Article first published as “That’s Not the Real Santa!” on Technorati.

If you all didn’t know by now, I occasionally contribute articles to the awesome site called Technorati. I wrote the following and was apprehensive about whether or not it would be posted do to the “touchy” subject matter. It’s nothing to me, but I know a lot of people get weird when the issue of race is discussed. I’d love to hear what my We Got Kidz reader think!

Over the Thanksgiving holiday, I had many interesting conversations with my aunts, uncles, and cousins. I found myself saying, “I’m going to write a post about that” on more than one occasion. During one particular exchange, one of my aunts told me about her two grandkids who were going to see Santa Claus for the very first time. At the tender ages of three and five, this was understandably a very big deal. They walked up to Santa’s post in the center of the local mall, with what I’m sure were long lists of wishes and requests. They laid eyes on the jolly man in the red suit and asked…
“Where’s the real Santa?!”

 The Santa that they had come to see happened to be black. Dunn, dunn, dunn…

Children, are from a very early age, indoctrinated with the idea that Santas are white. This can prove to be a very complicated situation for black parents in relation to having to explain race to an adolescent.
Bill Cosby proved this quite hilariously in a memorable episode of the hit television series. His feeble attempt at explaining the many races of Santa was hilarious.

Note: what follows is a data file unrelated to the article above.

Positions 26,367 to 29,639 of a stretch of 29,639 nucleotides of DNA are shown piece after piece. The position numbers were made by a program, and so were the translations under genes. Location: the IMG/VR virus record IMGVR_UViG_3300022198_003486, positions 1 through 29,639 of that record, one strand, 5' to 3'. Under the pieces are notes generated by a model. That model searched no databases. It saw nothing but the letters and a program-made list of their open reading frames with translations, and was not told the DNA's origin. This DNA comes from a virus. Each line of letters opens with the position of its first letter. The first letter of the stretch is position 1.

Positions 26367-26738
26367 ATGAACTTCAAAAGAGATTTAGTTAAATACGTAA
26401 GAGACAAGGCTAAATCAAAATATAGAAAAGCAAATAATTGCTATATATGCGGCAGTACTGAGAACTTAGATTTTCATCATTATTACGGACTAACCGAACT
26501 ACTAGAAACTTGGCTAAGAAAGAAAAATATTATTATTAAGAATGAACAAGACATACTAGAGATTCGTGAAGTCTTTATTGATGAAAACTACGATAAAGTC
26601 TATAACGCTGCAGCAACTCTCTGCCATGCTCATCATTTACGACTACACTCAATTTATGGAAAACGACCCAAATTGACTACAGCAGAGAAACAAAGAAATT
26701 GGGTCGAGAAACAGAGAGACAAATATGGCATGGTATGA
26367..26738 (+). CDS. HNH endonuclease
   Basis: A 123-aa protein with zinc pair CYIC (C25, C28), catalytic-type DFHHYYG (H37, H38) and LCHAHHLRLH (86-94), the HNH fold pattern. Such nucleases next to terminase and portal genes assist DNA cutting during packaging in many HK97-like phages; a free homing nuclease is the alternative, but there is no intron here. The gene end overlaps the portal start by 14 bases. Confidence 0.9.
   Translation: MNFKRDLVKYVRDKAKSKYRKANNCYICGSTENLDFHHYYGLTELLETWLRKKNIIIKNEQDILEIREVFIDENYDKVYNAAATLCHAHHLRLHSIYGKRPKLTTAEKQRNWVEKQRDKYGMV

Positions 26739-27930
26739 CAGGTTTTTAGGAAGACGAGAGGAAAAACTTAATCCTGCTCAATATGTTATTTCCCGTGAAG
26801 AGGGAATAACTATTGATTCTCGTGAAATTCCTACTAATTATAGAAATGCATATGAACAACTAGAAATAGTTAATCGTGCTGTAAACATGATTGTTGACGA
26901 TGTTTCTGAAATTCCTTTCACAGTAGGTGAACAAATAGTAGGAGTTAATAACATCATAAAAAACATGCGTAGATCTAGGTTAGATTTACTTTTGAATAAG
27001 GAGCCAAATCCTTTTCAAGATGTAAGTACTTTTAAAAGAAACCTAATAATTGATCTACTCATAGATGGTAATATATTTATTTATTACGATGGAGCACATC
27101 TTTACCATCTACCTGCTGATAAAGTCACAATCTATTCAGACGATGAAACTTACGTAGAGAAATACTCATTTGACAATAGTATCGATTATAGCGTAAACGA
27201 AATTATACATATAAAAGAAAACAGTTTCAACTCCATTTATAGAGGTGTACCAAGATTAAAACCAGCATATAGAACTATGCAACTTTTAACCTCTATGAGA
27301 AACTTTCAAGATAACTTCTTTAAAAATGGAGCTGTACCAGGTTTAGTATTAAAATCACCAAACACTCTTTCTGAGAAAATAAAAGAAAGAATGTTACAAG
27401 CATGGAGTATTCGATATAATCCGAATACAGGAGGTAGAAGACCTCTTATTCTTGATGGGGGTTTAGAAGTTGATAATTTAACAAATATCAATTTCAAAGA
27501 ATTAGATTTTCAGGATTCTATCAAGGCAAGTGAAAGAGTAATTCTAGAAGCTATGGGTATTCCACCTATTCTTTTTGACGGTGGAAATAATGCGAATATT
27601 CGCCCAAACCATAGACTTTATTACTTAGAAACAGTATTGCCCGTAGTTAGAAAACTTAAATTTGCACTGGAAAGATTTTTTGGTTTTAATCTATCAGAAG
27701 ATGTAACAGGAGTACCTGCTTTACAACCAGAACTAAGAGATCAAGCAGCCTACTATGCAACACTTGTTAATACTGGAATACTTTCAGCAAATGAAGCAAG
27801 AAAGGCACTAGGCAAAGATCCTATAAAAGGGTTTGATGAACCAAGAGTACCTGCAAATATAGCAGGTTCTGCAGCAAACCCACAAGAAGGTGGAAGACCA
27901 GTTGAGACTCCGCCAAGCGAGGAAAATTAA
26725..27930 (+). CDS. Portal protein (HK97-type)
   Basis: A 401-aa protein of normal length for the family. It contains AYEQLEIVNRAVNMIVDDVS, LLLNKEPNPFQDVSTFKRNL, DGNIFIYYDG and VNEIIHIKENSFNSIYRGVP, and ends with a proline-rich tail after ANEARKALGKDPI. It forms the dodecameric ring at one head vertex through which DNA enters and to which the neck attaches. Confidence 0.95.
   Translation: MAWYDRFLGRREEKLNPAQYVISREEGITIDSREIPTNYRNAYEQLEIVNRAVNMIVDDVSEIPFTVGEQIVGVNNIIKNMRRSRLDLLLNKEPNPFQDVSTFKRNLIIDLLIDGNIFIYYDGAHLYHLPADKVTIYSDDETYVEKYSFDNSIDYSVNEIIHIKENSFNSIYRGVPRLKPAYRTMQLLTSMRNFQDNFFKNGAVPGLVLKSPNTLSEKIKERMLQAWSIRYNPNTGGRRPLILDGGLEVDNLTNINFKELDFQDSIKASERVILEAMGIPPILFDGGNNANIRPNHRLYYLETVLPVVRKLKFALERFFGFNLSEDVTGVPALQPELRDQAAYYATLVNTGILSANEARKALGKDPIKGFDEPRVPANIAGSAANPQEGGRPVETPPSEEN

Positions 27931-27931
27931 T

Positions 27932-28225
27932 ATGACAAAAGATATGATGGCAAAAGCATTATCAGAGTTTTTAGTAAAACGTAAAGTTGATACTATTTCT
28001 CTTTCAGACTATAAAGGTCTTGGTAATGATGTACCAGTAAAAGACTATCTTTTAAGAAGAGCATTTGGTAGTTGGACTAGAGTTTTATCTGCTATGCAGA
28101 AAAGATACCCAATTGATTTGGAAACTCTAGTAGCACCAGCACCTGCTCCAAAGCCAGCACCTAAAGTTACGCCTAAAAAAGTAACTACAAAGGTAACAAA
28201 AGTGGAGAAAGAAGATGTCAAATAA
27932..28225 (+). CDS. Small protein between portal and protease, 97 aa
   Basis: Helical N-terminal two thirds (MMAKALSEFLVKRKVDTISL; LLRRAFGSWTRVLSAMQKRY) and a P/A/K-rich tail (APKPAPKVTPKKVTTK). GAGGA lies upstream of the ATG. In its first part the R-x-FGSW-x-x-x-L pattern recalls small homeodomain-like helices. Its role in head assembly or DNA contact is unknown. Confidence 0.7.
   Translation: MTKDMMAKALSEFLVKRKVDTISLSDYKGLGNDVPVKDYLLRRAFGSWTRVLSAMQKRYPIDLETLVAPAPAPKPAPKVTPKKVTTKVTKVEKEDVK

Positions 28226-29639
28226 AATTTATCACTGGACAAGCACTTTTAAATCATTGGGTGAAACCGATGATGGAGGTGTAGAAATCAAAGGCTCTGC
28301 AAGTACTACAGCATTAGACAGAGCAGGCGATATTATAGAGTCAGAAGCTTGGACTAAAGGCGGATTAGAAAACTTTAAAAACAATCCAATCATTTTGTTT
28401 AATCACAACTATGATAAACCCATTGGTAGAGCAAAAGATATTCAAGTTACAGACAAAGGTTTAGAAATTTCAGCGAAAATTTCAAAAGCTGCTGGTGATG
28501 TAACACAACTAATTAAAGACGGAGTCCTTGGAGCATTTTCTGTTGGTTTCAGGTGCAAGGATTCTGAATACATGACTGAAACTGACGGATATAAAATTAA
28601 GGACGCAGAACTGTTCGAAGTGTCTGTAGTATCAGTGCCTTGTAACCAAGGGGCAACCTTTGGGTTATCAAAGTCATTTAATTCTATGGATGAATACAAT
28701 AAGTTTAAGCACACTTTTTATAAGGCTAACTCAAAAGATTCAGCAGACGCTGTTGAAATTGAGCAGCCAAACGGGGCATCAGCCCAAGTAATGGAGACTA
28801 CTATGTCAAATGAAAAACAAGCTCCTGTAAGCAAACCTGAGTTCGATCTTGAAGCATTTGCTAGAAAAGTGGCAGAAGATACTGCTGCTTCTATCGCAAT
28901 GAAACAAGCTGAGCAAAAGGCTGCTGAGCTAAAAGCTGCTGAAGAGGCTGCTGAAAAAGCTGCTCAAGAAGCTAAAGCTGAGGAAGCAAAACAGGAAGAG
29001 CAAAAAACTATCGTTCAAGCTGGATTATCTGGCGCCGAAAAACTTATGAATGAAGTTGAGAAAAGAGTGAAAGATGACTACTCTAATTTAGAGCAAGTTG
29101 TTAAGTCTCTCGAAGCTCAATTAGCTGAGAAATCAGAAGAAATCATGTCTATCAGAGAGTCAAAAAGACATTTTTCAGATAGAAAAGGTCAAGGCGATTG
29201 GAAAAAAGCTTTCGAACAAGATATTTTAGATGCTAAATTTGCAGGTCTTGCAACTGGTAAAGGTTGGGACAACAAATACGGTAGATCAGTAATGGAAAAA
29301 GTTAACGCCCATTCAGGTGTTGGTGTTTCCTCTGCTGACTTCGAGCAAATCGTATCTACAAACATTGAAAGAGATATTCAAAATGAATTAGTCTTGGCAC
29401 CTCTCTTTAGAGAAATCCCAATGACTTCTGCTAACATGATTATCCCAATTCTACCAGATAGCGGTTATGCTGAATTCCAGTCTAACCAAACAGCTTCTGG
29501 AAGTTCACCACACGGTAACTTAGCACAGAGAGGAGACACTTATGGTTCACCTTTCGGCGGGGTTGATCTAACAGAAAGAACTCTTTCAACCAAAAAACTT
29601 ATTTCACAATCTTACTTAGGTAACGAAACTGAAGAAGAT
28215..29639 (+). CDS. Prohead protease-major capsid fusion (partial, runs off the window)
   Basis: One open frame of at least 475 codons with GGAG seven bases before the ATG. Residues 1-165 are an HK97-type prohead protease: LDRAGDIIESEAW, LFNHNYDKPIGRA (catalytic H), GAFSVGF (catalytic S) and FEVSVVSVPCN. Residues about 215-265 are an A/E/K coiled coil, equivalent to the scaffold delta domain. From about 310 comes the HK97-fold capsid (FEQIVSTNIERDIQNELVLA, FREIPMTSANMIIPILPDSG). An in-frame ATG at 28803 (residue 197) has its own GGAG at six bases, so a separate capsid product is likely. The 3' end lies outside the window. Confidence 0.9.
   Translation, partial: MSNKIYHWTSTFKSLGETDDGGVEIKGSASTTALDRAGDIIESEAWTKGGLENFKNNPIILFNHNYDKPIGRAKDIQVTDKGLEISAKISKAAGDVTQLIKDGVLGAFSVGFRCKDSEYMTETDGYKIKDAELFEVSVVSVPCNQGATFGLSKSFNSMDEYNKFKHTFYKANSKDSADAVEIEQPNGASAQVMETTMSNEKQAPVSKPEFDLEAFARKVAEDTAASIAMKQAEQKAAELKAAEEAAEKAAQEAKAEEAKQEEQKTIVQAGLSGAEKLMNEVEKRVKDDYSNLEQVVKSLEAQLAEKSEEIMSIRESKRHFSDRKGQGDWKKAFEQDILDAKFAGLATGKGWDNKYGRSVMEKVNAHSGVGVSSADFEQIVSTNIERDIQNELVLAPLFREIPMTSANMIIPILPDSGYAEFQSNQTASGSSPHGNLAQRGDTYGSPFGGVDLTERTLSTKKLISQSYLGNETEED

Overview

Now my Caucasian friends, you may be confused as to why this is even an issue at all. I mean Santa is just Santa right? White. Black. Who cares? Let me delve a little deeper: Here you have a warm and wonderful character that was created and perpetuated in the Caucasian community that we [as African Americans] have adopted for our own. We don’t have a character like this in our community, and if we did, it wouldn’t be this widely commercialized. This poses an interesting conundrum as a black parent.

I may get some angry comments, but I’m confused myself as to whether or not the Santa Claus “story” will be told and observed at all in my own household. (He is, after all, a made up character – just like Cinderella or Shrek.) I remember being heartbroken when a fellow classmate told me that he wasn’t real. Oh the outrage… But I’m going off topic. To have to explain Santa Claus in and of itself seems difficult enough; then to be a black parent and have to explain and justify Santa’s race… well that just seems impossible. Does Santa Claus or his race really even matter? What do you think We Got Kidz readers?



  1. […] off with the biggest box. The gaming case. He then opened the gaming headphones. Both ”from Santa.” He then opened the regular stuff from Mom and Dad. Clothes, slippers, board games, […]

  2. […] cast to hammer home the point of its “modernization”? That’s like marketing a black Santa – It’s just… […]

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